Indexed on: 26 Jun '17Published on: 26 Jun '17Published in: Neuroscience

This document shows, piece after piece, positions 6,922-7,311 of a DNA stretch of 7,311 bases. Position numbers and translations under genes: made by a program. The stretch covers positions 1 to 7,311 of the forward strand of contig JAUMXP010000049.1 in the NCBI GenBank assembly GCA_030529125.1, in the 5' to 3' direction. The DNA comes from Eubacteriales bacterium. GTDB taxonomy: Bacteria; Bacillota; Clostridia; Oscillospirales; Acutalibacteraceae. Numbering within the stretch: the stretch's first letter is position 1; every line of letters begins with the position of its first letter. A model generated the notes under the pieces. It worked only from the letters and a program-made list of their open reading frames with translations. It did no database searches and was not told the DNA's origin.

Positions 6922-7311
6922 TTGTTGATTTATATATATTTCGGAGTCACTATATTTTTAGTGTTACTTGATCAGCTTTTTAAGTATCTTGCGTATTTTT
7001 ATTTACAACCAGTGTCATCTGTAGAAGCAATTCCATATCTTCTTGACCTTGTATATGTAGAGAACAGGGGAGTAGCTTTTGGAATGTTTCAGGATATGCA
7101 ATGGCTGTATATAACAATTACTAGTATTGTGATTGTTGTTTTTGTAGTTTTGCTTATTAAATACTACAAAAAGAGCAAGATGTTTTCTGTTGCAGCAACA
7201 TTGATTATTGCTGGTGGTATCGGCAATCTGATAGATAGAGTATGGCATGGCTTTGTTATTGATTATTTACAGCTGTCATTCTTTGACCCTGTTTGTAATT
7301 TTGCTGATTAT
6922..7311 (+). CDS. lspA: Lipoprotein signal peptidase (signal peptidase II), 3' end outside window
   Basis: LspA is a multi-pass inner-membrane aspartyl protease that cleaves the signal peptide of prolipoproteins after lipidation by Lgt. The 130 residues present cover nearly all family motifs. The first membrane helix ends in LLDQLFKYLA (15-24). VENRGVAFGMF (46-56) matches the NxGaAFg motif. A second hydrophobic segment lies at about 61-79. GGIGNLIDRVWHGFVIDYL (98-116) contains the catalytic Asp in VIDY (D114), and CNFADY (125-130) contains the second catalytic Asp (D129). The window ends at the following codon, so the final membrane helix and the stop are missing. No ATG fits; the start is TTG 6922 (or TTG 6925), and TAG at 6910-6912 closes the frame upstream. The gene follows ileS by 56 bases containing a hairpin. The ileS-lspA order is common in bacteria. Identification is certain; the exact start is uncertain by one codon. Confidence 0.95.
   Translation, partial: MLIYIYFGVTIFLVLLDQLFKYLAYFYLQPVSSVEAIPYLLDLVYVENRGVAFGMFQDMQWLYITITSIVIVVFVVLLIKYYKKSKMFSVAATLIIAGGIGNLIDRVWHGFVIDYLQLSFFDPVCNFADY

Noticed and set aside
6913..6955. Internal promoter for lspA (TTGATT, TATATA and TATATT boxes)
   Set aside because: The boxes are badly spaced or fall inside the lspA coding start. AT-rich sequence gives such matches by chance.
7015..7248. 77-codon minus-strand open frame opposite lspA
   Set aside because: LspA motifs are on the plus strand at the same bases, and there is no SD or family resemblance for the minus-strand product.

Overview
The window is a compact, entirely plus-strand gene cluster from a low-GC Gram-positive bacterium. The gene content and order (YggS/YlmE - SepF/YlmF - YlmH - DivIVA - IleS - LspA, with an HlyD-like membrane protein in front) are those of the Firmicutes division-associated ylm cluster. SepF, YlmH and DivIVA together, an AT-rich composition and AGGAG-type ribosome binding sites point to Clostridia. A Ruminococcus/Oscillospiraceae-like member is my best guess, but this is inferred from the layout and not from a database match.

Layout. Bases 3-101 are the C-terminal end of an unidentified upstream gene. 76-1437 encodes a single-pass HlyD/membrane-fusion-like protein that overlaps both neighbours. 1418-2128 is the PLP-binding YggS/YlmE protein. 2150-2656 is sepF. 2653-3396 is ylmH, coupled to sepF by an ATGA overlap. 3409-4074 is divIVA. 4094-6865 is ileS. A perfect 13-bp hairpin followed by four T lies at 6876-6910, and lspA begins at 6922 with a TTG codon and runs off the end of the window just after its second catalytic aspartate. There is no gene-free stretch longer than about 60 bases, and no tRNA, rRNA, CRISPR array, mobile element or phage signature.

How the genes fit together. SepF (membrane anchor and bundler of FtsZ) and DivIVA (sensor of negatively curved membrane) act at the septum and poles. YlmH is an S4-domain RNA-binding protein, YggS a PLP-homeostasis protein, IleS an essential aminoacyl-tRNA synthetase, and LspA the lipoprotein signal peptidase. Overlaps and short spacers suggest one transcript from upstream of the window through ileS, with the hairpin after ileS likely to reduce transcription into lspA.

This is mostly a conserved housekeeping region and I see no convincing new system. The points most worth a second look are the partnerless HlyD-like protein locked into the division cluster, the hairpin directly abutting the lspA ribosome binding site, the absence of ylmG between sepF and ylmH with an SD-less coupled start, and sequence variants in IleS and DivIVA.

It has been suggested that the brain adopts a simplified strategy to coordinate a large number of degrees of freedom in motor control. Synergies have been proposed as a strategy to produce movements by recruitment of a small number of fixed modular patterns. However, there is no direct support for a synergistic organization of that brain itself. In this study, we recorded neural activities from the dorsal premotor cortex (PMd) of monkeys trained to reach and grasp differently shaped objects (grasping task) or the same object in different positions (reaching task). Non-negative matrix factorization (NNMF) was applied to the neural data to extract neural synergies, whose functional roles were verified in several ways. We found that motor cortex used similar neural synergies for grasping different objects; combining only a few of the synergies accounted for most of the variance in the original data. When used for single-trial task decoding, the synergy coefficients performed as well and robustly as the original data in both tasks. The synergy amplitudes for each unit were significantly correlated with the corresponding neuron's firing rate. In addition, we also observed synergies shared between tasks and task-specific synergies, as shown before for muscle synergies. Altogether, we demonstrated that neural synergies are effective in describing neural population activity during reach to grasp movements and provide a new tool for interpreting neural data for movement control.